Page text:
Sunday, October 16, 2011

Chinese Air Forces

The People’s Liberation Army Air Force (PLAAF) is in the midst of a transition between the limited, largely air defence force it used to be, and a more advanced force with modern equipment, doctrine, and capabilities. While the size of the force has shrunk considerably over the past 15 years, the same could not be said about its quality and capabilities. With the introduction of new generation aircraft, precision-guided munitions, support aircraft that serve as force multipliers, and modernised C4ISR capabilities, the PLAAF is now not only capable of carrying out traditional missions such as air defence and support for ground forces, but could also undertake offensive strikes against ground and naval targets beyond China’s borders.
Currently the PLAAF and PLA Naval Aviation operate a mixed fighter fleet consisting of both older aircraft fielded in the 1980s, and newer designs introduced in the 1990s and later. The thousands of J-6 (MiG-19 Farmer) fighters that once made up the fighter fleet have been retired. The current inventory is composed primarily of third- and fourth-generation fighters and fighter-bombers, including 800~1,000 J-7 (MiG-21 Fishbed) and J-8II fighters, 76 Russian-built Su-27 fighters, 95~116 Chinese-assembled J-11 fighters, 76 Russian Su-30MKK multirole fighters, and some 60~80 Chinese indigenous J-10 multirole fighters.
It is still not clear as whether the PLAAF intends to replace its ageing H-6 (Tu-16 Badger) intermediate-range bomber fleet with the Russian Tu-22M and Tu-95 bombers, which were offered to China in 2005. The modernisation of its ground-attack forces continued with the delivery of more JH-7 fighter-bombers. So far at least five JH-7 regiments (3 in the Naval Aviation and 2 in the Air Force) have been identified. At the same time, older aircraft are being upgraded with new systems and capabilities to extend their service life. The ageing H-6 bomber is now being used for carrying the land-attack cruise missile, while the obsolete Q-5 attackers are given the ability to deliver laser-guided munitions.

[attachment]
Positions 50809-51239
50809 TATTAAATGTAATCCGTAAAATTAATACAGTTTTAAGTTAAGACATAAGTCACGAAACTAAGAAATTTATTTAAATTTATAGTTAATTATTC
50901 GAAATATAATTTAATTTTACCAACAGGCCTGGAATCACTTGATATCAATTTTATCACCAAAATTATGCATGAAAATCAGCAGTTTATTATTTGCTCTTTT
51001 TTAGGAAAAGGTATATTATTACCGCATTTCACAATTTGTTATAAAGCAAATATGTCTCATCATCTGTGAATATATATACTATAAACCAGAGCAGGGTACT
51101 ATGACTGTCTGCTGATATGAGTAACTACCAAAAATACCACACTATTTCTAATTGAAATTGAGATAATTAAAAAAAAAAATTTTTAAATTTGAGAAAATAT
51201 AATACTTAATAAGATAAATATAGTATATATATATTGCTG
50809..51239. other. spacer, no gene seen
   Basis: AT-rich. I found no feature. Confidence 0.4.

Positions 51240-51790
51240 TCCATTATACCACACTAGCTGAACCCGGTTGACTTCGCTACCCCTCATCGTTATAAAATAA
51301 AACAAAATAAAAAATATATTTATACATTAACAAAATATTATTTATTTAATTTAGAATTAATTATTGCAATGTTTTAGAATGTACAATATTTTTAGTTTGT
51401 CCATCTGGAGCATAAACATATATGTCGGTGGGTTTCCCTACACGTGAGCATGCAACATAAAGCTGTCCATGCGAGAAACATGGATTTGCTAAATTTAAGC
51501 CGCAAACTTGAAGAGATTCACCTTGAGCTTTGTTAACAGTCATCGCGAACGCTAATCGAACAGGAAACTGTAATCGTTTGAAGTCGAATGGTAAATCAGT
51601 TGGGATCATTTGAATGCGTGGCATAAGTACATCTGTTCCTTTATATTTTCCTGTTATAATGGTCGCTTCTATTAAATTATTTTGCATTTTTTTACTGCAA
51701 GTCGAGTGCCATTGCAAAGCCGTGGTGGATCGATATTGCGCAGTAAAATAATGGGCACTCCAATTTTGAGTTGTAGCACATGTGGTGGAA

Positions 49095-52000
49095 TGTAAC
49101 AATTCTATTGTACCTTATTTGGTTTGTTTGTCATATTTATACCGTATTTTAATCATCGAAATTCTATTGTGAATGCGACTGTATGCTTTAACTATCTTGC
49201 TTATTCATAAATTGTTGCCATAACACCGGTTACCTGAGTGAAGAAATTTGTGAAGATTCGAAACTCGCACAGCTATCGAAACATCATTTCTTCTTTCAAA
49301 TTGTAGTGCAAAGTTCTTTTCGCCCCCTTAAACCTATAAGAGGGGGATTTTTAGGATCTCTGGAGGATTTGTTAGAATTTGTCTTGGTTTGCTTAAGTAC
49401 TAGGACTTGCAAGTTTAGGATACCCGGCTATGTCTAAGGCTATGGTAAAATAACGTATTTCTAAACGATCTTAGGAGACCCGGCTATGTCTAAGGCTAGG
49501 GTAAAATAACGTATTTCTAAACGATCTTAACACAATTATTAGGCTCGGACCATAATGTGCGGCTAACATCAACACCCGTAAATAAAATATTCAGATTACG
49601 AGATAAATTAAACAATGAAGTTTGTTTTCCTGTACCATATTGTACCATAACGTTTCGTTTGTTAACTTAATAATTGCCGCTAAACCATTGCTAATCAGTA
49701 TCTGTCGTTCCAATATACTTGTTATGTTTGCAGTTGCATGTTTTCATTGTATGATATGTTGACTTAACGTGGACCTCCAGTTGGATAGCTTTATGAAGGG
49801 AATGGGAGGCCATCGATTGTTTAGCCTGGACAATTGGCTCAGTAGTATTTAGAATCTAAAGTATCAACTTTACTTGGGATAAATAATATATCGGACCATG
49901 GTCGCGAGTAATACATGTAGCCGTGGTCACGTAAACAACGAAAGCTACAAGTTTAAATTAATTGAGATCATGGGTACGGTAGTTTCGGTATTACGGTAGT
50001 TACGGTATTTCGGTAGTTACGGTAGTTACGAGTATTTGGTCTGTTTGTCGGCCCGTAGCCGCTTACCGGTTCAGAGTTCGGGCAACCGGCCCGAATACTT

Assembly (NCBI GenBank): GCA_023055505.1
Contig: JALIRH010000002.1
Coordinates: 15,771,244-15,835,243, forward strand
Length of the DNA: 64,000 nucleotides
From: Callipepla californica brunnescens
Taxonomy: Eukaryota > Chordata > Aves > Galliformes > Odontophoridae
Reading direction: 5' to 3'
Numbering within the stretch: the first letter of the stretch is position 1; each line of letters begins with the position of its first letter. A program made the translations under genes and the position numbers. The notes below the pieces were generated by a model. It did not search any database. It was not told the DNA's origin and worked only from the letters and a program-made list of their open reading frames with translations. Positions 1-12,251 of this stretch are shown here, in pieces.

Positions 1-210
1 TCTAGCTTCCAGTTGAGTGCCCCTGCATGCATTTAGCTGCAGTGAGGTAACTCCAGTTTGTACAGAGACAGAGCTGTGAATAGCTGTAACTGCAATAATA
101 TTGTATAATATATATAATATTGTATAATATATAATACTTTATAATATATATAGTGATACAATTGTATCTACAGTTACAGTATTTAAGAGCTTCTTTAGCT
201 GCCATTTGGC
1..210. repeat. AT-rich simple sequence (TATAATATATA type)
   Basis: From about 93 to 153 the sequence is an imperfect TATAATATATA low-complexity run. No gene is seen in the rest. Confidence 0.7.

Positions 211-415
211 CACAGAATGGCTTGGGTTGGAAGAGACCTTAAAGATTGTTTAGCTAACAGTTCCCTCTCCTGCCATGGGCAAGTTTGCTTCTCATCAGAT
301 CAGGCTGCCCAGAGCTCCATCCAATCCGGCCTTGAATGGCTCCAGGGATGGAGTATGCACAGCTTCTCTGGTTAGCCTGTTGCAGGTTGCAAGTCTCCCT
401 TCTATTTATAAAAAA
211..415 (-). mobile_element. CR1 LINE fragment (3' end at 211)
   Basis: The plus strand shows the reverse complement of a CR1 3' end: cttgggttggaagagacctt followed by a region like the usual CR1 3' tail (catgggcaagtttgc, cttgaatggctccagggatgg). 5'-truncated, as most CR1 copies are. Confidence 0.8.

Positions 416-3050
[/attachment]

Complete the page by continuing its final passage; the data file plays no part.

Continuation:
The PLAAF has been seeking to acquire more long-range transport aircraft to improve its airlift capabilities. Additional to the 14 IL-76MD transport aircraft in service since the 1990s, China ordered another 30 IL-76s plus 4 IL-78 tankers in 2005, but the delivery of these aircraft has been postponed due to a production problem in Russia. At the same time, China is developing an indigenous four-engine turboprop transport aircraft of the C-130-class to replace its Y-8 (An-12 Cub) transport. Once these aircraft are in place, China’s power projection capabilities to regions beyond its border would be greatly enhanced.
An important trend of PLAAF’s modernisation efforts in recent years is the development and deployment of support aircraft serving as force multipliers to enhance the effectiveness of its combat aircraft. These support aircraft include tankers, AEW and AWACS aircraft, electronic warfare and intelligence collection aircraft, search & rescue aircraft etc. For example, during the rescue and disaster relief mission in the aftermath of the 2008 Sichuan earthquake, a PLAAF communication relay aircraft cruised over the disaster zone to provide command and control support for the rescue troops on the ground, demonstrating the sort of capabilities not possessed by the force only few years before.

No comments:

Post a Comment